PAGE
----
Almost every dealership today structures itself into two separate entities: the sales department and the service department.
But look at the numbers. If the average salesperson talks to 56 ups and delivers 10 cars per month, he or she talks to 672 ups to make 120 clients per year. The service advisor, on the other hand, works with 15 clients a day or 4,680 per year.
So the showroom sales people potentially influence 672 potential clients a year, the service advisors out back 4,680. At the same time they sell the service, the service advisors affect whether your customer is going to buy another vehicle from your dealership.
People who succeed in these two separate departments have the same core competency: sales. The sales person sells vehicles; the service advisor sells service. In both cases, their ultimate responsibility is to sell and retain your client.
Your service advisors are your long-term customer retention specialists. If you have trained them to handle customers well, they have the ability to overcome a bad sales experience. If they do their job, your customers will come to believe they have an ally at the dealership.
What would happen if you changed the way you do business? What would happen if you broke the barriers between the front and back ends? What would happen if you ignored conventional wisdom and made the salesperson and the service advisor one and the same?
Before you start listing all the reasons it won't work, think about why it will.
Your customer buys a car from you. Your salesperson is supposed to follow up but probably does not. You have lost the opportunity to build a relationship through the salesperson. Then the only real relationship after the sale your customer has is with the service advisor. By combining the two responsibilities, your customer builds a strong relationship with one person from the moment he or she walks through your door.
Most service business is done in the morning, yet most sales activity is done in the afternoon and early evening.
While this concept may not work everywhere or for every salesperson and service advisor, those who can perform both functions reap rewards for themselves and their dealerships.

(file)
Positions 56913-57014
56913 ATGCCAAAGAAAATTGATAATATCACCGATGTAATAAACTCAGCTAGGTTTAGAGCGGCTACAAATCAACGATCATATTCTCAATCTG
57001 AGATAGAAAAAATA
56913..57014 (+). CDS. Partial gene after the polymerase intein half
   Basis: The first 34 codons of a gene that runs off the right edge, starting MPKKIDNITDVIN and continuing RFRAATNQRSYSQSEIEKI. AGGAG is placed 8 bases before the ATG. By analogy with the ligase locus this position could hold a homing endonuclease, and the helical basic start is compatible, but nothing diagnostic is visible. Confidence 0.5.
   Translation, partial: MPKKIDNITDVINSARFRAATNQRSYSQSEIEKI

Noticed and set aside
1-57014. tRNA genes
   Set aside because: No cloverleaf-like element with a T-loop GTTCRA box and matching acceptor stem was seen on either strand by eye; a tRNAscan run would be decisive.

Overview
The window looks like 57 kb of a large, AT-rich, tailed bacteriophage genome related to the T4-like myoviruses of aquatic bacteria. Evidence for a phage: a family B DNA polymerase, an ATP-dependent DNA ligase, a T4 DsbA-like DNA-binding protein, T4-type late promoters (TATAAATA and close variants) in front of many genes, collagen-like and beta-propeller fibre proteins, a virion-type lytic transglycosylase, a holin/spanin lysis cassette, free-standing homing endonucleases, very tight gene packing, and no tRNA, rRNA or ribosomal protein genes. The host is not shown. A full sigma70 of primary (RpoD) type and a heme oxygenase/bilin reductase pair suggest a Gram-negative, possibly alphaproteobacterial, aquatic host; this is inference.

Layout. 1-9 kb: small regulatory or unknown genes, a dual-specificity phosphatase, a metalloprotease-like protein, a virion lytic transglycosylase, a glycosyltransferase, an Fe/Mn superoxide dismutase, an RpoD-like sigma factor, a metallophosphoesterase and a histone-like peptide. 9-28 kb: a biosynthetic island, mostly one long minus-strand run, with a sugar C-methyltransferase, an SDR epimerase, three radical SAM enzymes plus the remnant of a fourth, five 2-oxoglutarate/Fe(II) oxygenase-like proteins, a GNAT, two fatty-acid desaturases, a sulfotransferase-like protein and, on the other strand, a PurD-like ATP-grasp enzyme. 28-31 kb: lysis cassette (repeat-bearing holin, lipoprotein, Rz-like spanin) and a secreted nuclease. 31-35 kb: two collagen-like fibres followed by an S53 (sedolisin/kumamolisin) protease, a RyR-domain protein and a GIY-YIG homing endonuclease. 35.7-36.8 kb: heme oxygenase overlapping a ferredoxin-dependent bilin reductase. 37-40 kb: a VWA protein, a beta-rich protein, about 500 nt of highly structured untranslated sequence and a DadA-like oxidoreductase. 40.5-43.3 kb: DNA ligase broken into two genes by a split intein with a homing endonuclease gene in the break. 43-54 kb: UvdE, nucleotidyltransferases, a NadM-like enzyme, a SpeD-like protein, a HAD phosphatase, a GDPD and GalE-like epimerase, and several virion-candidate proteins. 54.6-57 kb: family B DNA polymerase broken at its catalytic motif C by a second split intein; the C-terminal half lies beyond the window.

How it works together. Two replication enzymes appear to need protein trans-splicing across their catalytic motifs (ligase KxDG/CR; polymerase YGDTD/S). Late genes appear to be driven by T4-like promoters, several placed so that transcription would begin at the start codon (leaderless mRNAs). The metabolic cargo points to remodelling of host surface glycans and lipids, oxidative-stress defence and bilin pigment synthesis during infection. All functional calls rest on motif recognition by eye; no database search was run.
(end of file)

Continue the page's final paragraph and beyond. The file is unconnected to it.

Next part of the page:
The average salesperson's compensation plan probably has not changed since the 1970s. They are being paid anywhere from 20%-30% of commissionable gross. As manufacturers have limited the gross, then you must, in turn, limit how much you can pay the sales people.
By combining the two positions you are then paying both the sales and the service commission, the service/sales people have the potential to significantly increase their compensation.
The service advisor already knows the customers, understands their likes and dislikes, and has relationships that are years old, not minutes. This makes the selection process shorter. Negotiations, too, are smoother because of the relationship.
Another benefit is that the service advisor can ask 4,600 times a year for a referral from customers. Your sales people likely do not ask enough — perhaps because they are afraid they are going to hear what is wrong with the car. The service advisor, on the other hand, is trained to deal with customer's problems and concerns. Asking a satisfied customer for a referral is a natural for them — and it is a terrific traffic builder.
Making this move is not as difficult as it sounds. It's a matter of training the service advisor on sales and the salesperson on service. Since both positions' core competency is sales, the training is on processes and procedures.
Richard F. Libin is president and CEO of Boston-based Automotive Profit Builders (APB), providing management consulting and training in dealership sales and service. He's at [email protected] or 508-626-9200.